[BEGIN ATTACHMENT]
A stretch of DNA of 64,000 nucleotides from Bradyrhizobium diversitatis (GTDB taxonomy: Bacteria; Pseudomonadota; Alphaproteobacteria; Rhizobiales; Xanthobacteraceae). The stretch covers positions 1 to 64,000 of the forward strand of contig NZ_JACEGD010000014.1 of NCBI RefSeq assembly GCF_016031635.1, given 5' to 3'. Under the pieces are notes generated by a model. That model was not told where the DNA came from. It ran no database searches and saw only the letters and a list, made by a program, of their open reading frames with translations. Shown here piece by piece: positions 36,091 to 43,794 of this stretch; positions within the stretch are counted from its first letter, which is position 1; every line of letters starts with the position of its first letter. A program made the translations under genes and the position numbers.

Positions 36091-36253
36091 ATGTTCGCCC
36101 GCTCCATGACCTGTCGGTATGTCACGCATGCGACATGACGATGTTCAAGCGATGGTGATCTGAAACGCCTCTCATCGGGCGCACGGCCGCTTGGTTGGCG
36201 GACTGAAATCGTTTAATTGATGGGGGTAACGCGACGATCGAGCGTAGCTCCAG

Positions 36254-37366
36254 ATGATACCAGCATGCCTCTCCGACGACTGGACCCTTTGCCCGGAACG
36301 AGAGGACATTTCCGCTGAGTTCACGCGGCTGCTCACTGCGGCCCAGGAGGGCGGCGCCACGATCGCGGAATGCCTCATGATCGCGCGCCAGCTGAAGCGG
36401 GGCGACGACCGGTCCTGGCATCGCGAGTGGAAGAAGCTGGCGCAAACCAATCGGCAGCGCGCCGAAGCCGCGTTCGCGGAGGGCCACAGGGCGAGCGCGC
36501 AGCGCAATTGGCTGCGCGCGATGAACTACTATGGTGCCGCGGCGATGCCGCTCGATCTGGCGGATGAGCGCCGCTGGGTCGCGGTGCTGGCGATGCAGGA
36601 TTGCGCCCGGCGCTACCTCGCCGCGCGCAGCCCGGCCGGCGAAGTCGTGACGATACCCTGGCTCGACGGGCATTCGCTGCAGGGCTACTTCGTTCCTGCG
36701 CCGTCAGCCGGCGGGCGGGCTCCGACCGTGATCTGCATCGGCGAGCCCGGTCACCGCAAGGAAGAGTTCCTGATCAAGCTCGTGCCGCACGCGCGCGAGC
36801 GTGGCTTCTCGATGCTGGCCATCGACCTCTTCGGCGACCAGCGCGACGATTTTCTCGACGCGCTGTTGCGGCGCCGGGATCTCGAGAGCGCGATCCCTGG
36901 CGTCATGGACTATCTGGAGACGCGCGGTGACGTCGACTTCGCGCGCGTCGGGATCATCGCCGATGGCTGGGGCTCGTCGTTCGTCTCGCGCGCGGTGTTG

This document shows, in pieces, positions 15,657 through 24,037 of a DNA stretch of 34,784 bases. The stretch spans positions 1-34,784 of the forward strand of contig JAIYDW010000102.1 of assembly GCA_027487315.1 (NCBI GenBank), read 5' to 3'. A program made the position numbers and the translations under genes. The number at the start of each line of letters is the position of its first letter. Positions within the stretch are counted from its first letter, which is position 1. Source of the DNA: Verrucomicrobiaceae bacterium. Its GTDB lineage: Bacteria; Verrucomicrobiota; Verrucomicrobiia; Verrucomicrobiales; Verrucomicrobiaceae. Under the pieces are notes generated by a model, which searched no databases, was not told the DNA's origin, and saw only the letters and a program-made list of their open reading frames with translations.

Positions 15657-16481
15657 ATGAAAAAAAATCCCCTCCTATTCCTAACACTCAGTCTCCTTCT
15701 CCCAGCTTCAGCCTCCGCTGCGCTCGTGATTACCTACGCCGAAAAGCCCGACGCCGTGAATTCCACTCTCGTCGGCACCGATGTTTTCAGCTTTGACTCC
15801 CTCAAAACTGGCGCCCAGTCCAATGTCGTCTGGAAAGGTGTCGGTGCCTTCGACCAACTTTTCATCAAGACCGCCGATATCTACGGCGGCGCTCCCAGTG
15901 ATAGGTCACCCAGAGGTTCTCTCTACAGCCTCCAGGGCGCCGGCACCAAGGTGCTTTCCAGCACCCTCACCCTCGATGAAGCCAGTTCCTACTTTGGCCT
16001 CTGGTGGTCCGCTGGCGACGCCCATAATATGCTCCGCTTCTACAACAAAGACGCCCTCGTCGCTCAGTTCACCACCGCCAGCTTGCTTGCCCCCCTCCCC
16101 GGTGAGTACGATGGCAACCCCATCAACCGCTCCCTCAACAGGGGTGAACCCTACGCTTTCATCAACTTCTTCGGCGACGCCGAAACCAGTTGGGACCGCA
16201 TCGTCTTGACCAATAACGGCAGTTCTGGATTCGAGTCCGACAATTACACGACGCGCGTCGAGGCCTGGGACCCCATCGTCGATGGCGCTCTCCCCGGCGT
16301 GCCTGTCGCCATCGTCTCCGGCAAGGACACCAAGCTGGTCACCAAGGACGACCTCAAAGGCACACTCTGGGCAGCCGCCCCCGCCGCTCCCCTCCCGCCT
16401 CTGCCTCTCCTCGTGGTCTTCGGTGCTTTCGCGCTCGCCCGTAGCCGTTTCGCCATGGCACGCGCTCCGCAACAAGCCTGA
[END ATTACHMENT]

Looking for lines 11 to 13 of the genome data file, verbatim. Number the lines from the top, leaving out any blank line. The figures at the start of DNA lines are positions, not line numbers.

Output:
36601 TTGCGCCCGGCGCTACCTCGCCGCGCGCAGCCCGGCCGGCGAAGTCGTGACGATACCCTGGCTCGACGGGCATTCGCTGCAGGGCTACTTCGTTCCTGCG
36701 CCGTCAGCCGGCGGGCGGGCTCCGACCGTGATCTGCATCGGCGAGCCCGGTCACCGCAAGGAAGAGTTCCTGATCAAGCTCGTGCCGCACGCGCGCGAGC
36801 GTGGCTTCTCGATGCTGGCCATCGACCTCTTCGGCGACCAGCGCGACGATTTTCTCGACGCGCTGTTGCGGCGCCGGGATCTCGAGAGCGCGATCCCTGG